I pause for a moment before launching into the next idea. It’s time to introduce the concept of differentiated learning, one of the central structural ideas my students need to absorb. This is a pivotal moment.
“Over the years, I have come to realize that making learning the center of what we do in this classroom means rethinking almost everything that I do as a teacher and that you do as students.
“Consider for a moment the notion that everyone in this room comes into the class with different histories, different motivations, different strengths and weaknesses, different ways of learning. Some of you are good at math, some struggle with it. Some can write well or are good at hands-on activities; others, not. It seems to me that everyone needs something different to be successful academically. It’s not that one person’s way is better or worse than another; it’s just the way it is. We’re all different.
“Years ago, my daughter was a student here, and one night she complained to me about her math homework. She said, ‘I learned about these problems in class today. I already know how to do them, but I have to do 27 problems that are a complete waste of my time.’ It was a legitimate complaint, and I began thinking about the fact that every student has to do the same homework, whether they need it or not. I realized that doing busywork is a serious problem, and I began struggling with how to make homework useful for everyone.”
“But even if the homework is just right for some people, it will be boring busywork for others.” Alexis sounds like she knows what she’s talking about.
“I agree. If every student has to do the same work at the same time, some will be bored and others will not get enough practice. So if we want to maximize learning, we can’t all do the same thing at the same time. We need to be able to spread out and have every one of you doing exactly what you need to be successful. And that means we shouldn’t always have to do the same homework.
“But if each of you follows a different path to be successful, who will decide what you are going to do? If I make those decisions, I have to keep doing intrusive things to check whether you need more practice, and, no matter what, I’ll never know what you need nearly as well as you do. And if you are all doing different things, the bookkeeping I would have to do to oversee your individual learning process is a nightmare. Not to mention, it’s still me telling you what to do. For a lot of students, being told what to do all day long, one teacher after another, is one of the worst aspects of school, and it drains motivation to learn.”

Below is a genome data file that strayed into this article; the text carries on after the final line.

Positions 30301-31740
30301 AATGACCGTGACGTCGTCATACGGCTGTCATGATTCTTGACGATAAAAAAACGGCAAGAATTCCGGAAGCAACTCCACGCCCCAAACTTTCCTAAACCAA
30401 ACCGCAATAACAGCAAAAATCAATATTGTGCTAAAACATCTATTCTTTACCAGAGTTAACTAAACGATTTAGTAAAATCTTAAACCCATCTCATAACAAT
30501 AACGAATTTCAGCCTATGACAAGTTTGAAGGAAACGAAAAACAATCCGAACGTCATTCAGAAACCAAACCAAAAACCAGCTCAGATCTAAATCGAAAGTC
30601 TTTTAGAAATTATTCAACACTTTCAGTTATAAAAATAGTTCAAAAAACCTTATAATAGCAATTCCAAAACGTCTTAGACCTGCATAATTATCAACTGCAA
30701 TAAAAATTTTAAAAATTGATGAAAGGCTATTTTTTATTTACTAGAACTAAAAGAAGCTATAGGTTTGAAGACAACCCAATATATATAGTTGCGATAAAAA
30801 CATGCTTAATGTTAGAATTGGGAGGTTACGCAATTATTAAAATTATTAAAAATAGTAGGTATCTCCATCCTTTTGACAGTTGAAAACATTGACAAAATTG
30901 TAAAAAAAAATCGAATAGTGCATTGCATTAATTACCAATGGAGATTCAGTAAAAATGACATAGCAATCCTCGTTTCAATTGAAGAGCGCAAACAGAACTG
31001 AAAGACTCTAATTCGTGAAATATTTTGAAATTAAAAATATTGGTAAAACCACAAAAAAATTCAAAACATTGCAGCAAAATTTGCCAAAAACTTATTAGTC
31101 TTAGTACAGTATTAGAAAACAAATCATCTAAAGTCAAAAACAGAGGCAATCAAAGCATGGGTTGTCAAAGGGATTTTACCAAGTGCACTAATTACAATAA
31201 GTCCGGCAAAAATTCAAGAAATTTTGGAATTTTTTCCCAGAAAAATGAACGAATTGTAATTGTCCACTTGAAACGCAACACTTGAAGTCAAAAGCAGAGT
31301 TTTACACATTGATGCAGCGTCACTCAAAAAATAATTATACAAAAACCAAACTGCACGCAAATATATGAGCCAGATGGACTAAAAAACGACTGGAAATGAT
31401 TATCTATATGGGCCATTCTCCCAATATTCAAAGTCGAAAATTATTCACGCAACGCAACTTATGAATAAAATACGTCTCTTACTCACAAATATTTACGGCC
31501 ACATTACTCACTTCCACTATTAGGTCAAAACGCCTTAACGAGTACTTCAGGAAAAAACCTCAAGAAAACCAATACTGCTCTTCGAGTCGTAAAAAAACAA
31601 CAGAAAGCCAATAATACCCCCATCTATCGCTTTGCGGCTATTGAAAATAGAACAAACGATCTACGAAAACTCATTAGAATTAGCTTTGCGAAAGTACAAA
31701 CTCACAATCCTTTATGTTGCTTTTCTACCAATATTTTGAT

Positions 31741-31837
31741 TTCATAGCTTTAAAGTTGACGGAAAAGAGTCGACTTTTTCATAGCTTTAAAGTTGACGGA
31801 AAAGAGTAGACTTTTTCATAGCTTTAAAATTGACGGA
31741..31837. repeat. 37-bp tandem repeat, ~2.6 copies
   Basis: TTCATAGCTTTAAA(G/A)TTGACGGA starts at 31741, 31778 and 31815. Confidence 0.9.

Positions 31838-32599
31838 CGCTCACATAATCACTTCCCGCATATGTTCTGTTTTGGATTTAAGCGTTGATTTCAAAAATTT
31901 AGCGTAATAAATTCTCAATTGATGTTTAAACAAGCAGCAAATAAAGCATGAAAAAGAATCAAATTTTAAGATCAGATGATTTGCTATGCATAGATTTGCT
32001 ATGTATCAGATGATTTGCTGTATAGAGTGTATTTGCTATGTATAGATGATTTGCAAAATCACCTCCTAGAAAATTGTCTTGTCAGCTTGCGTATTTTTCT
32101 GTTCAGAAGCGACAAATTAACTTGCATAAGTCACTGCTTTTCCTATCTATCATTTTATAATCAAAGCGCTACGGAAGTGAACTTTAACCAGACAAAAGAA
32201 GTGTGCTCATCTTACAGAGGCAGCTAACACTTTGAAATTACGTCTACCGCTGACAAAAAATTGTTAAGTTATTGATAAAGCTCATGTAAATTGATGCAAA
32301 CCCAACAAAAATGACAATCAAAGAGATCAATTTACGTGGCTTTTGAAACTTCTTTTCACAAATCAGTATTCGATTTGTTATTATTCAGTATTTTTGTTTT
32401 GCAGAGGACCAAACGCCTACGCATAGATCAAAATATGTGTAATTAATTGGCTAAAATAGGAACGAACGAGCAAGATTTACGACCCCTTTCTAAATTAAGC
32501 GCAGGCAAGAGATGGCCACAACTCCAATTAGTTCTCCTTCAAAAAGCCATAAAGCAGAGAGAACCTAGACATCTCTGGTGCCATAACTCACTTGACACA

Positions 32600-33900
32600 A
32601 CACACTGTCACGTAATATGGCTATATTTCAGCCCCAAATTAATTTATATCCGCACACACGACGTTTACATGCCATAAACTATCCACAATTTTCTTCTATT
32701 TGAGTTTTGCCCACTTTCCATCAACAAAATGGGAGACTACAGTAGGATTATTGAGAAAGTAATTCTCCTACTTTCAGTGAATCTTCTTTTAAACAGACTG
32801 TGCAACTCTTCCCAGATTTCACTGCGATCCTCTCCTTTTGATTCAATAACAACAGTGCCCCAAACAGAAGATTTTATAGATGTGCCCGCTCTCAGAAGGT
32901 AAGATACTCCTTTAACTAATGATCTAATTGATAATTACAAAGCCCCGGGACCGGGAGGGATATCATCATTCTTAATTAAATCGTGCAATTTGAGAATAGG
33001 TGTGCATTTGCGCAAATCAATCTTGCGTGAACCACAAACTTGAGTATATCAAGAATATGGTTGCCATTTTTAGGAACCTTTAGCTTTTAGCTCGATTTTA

Several students nod at this. It’s an aspect of school that has a large psychological effect on many students, but rarely gets discussed.
“If, on the other hand, you get to decide how to learn new material, you can do a much better job of it than I can. You’ll need a little training, but it can definitely be done. Do you remember our discussion of working assumptions? One of them was about this very issue:
Since every person learns in a unique way, students should have a lot of choice in how they learn. Since every person has different needs and motivation, we shouldn’t always do the same thing at the same time.
“Only you really know how well you understand what’s going on in your mind; only you can steer yourself through the learning process effectively. But more importantly, learning how to make good decisions is excellent training for how to take care of business in your own life.
“Imagine if you could actually choose to only do work that is useful to you in this class. Let’s say we are learning a new problem-solving skill, and, as always, some people learn how to do it faster than others. After an introduction, you’re still not confident you know how to do it, so you need to practice some more. So you choose to take home some work that lets you do just that.
“But if you’ve already mastered this skill, continuing to practice will be busywork. So instead, you should be able to move on and choose to do something different, possibly something more challenging that will let you stretch yourself and learn as much as possible. Every person will steer her own learning process based on what she needs.
“I never want you to do busywork in this class. Ever.” There is a strong reaction; several students say “Yes!” with considerable enthusiasm. Others are smiling and nodding. There is a sense of liberation in the air; I’m guessing they’ve never heard a teacher say such a thing. “Busywork doesn’t help you learn anything, and, like everyone else, you naturally resent having to do it. In this class, if you are doing busywork, either you are making bad choices or I haven’t set up your options well enough. In that case, I expect you to let me know so that I can change what we are doing to better suit your learning. That is my job.
“We are here to learn. Anything that advances learning is good. Anything that gets in the way, like doing busywork, we need to get rid of.”
After a moment, while everyone is digesting these ideas, Jason speaks up. “But this changes everything.”